Common First Year Challenges
Homesickness: While each student may feel like s/he is the only one experiencing homesickness, the truth is that the majority of college students suffer from homesickness at one time or another, typically during the first semester. Going to college and learning to live in a new setting may be a difficult transition. Despite the excitement of making new friends, it's common for students to miss old friends, family, and the security of home and a familiar community.
The fact that everyone feels this way doesn't make it any easier, but as a parent it's important to recognize that this common complaint is part of the growth experience. It may be tempting to encourage your student to come home for a visit, but the best way to overcome homesickness is to stay on campus, get involved, and grit one's teeth until the uncomfortable feelings give way to a new sense of independence and belonging.
Task and Time Management: Time Management may very well be the number one challenge for new (and continuing) college students. High school is very structured, with most blocks of time during the day pre-scheduled for students. College life is different. Course schedules vary from student to student, from day to day, and from semester to semester. Students may have more classes on certain days, with more free time on others. They may have only morning classes, or no classes until after lunch. And overall, college students spend significantly less time in the classroom than they did in high school.
That doesn't mean that they shouldn't be working more though! There is much more "out-of-classroom" work expected in college, which means that students need to make sure they are scheduling enough study time to support their in-class work. We encourage students struggling with task and time management to visit Learning Support Services in the Loft on the 5th floor of the Library.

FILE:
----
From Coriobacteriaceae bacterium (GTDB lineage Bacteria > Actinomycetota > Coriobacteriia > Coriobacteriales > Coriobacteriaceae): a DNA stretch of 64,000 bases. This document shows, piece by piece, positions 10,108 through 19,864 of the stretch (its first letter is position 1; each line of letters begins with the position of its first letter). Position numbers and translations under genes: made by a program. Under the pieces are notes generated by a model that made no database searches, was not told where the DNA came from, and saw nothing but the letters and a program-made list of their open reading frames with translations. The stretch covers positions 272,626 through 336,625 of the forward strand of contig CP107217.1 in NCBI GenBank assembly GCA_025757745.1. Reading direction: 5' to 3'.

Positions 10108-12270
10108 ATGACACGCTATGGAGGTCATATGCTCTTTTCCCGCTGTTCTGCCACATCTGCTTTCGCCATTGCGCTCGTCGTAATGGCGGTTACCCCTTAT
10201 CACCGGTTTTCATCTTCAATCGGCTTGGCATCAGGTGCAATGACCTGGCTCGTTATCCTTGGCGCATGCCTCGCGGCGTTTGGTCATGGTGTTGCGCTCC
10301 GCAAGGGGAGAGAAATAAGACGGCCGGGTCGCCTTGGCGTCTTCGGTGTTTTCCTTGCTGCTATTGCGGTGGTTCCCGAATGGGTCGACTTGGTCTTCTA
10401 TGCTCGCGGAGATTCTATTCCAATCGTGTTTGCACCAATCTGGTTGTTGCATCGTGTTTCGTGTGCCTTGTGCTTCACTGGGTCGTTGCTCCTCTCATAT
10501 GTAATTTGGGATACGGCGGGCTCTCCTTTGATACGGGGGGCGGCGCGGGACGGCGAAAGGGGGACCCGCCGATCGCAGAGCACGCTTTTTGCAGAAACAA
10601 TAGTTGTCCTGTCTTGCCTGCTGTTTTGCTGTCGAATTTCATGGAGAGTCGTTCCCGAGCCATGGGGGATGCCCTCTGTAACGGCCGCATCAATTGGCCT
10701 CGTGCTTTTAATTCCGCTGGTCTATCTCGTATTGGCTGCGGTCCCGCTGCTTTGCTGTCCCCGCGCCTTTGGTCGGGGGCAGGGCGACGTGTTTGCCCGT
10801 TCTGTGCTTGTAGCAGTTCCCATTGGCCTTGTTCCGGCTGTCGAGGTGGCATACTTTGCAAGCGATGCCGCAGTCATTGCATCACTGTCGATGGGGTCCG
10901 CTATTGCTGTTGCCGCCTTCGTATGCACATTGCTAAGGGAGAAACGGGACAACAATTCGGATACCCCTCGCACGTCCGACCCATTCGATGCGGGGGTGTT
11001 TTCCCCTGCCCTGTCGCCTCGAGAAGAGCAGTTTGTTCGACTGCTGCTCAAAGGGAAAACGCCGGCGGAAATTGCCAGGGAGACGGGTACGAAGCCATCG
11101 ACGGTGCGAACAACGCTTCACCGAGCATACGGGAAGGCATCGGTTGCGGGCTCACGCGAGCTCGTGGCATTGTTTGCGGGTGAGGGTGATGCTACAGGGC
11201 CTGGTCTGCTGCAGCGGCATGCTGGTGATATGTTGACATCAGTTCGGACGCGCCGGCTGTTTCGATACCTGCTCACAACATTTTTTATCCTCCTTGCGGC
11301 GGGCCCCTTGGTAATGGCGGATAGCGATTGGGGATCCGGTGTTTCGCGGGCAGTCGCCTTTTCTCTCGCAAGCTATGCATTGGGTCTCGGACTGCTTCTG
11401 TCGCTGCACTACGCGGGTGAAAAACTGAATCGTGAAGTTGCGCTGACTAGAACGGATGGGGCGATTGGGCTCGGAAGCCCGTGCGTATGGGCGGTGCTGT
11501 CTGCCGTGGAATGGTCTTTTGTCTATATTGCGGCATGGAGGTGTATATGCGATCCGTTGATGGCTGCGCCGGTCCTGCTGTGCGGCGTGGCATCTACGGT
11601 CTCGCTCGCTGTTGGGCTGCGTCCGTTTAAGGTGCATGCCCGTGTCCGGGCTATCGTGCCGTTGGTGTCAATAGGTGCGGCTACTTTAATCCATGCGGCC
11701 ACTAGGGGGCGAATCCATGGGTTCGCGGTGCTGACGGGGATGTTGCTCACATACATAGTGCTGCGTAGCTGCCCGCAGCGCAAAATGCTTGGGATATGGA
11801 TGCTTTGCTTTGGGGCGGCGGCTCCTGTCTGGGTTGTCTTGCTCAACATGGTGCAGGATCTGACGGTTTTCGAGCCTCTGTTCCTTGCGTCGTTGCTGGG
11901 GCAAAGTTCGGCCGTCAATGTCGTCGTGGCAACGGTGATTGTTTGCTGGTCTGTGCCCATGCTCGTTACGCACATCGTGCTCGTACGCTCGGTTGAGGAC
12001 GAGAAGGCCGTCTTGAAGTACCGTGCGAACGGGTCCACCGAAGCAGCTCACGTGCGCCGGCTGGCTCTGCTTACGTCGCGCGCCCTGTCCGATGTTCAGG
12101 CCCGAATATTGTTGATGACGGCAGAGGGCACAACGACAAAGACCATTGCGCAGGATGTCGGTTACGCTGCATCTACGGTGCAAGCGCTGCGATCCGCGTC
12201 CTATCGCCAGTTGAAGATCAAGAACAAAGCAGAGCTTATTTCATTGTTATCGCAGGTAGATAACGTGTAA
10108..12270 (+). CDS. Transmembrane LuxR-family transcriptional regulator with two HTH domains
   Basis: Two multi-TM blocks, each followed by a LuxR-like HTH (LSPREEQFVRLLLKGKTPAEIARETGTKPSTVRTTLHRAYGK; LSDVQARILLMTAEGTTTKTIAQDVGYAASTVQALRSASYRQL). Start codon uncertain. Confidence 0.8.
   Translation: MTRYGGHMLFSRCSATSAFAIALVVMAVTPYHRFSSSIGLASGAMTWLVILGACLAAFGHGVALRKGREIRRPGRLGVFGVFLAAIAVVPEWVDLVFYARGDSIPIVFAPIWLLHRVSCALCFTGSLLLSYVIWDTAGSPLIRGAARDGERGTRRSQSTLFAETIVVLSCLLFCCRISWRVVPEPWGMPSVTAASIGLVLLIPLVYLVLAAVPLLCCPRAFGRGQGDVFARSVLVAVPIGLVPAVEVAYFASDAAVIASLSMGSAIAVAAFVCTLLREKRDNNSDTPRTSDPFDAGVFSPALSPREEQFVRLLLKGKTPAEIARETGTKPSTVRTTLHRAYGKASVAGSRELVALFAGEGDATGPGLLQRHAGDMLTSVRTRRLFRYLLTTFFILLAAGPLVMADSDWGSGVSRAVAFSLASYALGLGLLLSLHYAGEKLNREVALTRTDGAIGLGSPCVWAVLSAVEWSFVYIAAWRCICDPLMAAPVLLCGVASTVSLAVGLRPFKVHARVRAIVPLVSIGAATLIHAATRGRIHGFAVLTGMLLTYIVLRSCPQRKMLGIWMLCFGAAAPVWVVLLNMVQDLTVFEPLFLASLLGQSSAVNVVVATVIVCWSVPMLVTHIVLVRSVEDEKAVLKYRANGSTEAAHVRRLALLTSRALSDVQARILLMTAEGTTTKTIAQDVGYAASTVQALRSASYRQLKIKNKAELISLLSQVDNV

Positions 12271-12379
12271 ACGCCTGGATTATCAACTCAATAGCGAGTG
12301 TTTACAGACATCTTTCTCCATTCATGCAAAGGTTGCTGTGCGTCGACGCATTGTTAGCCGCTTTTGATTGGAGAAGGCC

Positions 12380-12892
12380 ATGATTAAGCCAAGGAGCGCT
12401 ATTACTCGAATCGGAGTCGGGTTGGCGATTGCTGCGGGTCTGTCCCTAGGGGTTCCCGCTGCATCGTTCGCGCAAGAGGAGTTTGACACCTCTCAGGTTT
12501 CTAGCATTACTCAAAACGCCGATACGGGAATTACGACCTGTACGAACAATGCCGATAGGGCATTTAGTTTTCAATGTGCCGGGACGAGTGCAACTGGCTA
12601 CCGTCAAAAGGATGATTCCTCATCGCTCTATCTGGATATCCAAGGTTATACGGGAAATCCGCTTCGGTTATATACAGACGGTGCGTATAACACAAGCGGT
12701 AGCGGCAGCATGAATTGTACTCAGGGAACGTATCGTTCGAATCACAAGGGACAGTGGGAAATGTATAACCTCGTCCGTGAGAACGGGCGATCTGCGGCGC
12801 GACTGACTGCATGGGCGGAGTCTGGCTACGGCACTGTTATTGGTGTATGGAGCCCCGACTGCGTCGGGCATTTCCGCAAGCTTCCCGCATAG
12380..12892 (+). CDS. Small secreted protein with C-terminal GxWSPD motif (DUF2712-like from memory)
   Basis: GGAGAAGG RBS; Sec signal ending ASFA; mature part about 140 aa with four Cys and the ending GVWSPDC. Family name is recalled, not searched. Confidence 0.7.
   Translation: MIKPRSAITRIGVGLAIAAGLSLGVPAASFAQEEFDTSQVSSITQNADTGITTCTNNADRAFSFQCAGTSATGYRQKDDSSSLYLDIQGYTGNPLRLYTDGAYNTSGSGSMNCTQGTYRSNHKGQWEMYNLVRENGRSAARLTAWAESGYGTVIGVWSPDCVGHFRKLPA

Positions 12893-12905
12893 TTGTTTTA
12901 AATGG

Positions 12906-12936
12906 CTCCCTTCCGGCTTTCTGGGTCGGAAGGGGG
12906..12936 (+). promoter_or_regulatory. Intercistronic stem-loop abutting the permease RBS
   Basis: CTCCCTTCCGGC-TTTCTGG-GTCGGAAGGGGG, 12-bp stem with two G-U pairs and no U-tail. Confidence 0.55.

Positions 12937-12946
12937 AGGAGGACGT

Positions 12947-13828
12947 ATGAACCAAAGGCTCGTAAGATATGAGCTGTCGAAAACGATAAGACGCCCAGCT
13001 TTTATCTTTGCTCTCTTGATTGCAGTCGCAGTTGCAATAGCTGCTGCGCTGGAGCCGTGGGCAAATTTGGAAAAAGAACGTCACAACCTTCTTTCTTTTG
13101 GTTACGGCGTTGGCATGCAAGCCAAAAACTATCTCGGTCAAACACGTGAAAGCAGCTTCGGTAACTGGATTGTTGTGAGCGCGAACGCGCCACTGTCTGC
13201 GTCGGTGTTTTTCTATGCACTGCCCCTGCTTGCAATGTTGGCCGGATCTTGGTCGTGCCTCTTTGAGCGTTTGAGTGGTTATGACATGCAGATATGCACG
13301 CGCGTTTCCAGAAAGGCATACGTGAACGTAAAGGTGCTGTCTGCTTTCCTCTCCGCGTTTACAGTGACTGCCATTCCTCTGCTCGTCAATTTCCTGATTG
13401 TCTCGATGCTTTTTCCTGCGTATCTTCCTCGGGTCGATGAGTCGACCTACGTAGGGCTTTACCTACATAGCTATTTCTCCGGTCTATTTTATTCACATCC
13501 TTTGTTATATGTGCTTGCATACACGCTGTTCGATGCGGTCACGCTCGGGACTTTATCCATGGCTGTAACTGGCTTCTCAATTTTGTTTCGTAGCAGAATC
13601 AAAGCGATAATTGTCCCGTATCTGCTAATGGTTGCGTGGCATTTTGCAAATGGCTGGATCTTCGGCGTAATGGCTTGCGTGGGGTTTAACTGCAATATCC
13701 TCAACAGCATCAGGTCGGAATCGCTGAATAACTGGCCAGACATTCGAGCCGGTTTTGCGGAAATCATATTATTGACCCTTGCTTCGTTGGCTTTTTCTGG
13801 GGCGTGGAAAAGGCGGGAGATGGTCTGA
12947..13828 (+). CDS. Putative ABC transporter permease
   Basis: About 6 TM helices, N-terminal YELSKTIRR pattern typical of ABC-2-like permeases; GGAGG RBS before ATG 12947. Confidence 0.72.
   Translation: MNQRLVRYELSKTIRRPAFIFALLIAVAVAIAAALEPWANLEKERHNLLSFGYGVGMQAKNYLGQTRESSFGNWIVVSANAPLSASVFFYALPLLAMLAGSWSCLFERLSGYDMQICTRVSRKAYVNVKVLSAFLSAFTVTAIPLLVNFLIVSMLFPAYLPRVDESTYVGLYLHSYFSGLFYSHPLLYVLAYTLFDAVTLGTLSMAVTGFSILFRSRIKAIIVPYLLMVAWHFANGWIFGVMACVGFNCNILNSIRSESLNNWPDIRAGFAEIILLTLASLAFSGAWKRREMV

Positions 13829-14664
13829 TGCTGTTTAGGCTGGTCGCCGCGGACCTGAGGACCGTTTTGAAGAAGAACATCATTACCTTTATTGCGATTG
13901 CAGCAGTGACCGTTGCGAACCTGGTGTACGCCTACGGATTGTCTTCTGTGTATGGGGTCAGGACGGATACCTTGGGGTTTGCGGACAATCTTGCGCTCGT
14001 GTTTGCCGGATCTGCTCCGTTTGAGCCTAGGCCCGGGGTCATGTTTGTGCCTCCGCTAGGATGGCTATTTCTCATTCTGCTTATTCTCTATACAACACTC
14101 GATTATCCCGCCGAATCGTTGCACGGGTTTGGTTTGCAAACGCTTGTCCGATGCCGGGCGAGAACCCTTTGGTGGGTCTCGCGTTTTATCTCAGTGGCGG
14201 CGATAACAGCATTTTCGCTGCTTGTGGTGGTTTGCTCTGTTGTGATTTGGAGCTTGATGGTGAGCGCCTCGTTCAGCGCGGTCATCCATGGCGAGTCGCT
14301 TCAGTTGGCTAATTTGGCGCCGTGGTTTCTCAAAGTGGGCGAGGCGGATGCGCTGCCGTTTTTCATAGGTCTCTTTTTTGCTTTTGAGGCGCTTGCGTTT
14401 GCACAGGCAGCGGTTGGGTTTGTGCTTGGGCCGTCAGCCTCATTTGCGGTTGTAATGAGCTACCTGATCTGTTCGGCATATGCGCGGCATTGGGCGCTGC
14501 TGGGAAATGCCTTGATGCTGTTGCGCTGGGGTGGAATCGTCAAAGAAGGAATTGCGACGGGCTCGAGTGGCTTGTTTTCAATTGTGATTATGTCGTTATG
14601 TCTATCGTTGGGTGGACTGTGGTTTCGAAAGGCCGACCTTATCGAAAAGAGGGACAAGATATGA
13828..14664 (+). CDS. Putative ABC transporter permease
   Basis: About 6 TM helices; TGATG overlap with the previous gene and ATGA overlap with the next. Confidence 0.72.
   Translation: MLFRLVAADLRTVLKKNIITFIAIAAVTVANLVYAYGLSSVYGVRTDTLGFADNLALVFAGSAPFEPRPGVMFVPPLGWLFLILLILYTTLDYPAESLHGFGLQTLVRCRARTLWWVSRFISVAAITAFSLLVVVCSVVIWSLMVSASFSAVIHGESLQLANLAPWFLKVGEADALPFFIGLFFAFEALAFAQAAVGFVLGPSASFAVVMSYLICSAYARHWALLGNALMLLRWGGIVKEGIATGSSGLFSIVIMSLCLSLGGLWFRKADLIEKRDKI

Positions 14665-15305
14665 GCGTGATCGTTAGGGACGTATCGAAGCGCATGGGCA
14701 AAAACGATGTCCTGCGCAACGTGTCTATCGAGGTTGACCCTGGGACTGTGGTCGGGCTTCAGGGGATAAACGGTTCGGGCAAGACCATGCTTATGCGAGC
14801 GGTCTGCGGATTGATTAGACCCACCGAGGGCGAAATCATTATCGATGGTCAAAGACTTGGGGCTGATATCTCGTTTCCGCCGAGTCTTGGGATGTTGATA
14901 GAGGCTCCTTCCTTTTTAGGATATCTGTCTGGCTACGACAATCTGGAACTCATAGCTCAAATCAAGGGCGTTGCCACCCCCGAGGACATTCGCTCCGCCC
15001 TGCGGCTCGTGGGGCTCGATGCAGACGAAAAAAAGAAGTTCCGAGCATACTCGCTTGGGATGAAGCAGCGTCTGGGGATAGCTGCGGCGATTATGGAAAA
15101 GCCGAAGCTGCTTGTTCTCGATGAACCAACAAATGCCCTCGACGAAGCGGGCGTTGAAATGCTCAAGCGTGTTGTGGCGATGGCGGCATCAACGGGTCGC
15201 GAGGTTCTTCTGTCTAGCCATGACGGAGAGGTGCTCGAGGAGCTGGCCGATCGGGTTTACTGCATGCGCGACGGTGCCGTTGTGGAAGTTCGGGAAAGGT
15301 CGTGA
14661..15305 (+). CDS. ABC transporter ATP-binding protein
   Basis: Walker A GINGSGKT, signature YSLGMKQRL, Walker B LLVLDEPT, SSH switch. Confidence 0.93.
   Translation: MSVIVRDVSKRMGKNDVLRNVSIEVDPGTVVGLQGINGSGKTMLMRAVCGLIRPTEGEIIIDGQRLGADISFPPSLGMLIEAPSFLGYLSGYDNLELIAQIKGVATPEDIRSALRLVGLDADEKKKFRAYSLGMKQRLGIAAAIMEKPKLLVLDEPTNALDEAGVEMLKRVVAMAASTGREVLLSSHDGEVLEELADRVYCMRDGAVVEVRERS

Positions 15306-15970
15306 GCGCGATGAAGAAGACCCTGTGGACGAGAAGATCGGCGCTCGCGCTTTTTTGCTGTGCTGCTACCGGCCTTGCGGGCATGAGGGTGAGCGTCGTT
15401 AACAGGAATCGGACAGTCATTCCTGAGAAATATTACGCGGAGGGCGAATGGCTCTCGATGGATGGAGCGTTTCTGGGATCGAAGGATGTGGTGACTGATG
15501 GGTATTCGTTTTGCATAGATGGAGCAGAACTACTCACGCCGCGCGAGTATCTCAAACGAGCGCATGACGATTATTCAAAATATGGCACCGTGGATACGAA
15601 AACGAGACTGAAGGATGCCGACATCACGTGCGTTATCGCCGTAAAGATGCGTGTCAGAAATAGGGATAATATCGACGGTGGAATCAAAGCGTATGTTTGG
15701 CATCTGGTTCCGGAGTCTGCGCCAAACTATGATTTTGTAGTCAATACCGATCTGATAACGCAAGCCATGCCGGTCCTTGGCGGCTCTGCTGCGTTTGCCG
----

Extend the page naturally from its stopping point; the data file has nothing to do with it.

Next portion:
Learning Support Services provides academic workshops on various study skills throughout the semester. Direct your student to the schedule posted online. There are Weekly Study Schedule forms available in the Loft as well, where professional or trained student staff can assist your student in planning study times.
Other Resources at the Loft include study skills handouts focusing on reading, writing and test taking tips. Students can check out and view study skill videos from the Circulation Desk on the 4th floor of the Library.
Getting Enough Sleep: Another common complaint among college students is not getting enough sleep. With increased academic responsibility, lots of social opportunities, and a communal living environment, it can be challenging to find enough time to sleep. Having a roommate usually only intensifies the problem. Making sleep a priority will go a long way to ensuring overall health and well-being. We suggest that a student seriously struggling with sleep issues visit our Wellness Education professional for helpful advice.
Learning to Live in a Residence Hall: While incoming students are sometimes skeptical about living in a residence hall, they quickly find out that residential living can provide opportunities for social interaction, special programming, and even leadership roles through the residential hall council structure. There is an upper-class residence advisor in every hall who provides support, facilitates social programming, and introduces learning opportunities to the residents, in addition to enforcing college policies. There also is a residential director, a member of the professional staff, assigned to oversee each residence hall.
While living in a residence hall is both fun and trying, it is certainly an important part of the development process that enhances the overall educational experience! When challenges arise, particularly with a roommate who may have some lifestyle differences, it's best for students to work through them by talking to the roommate and discussing concerns.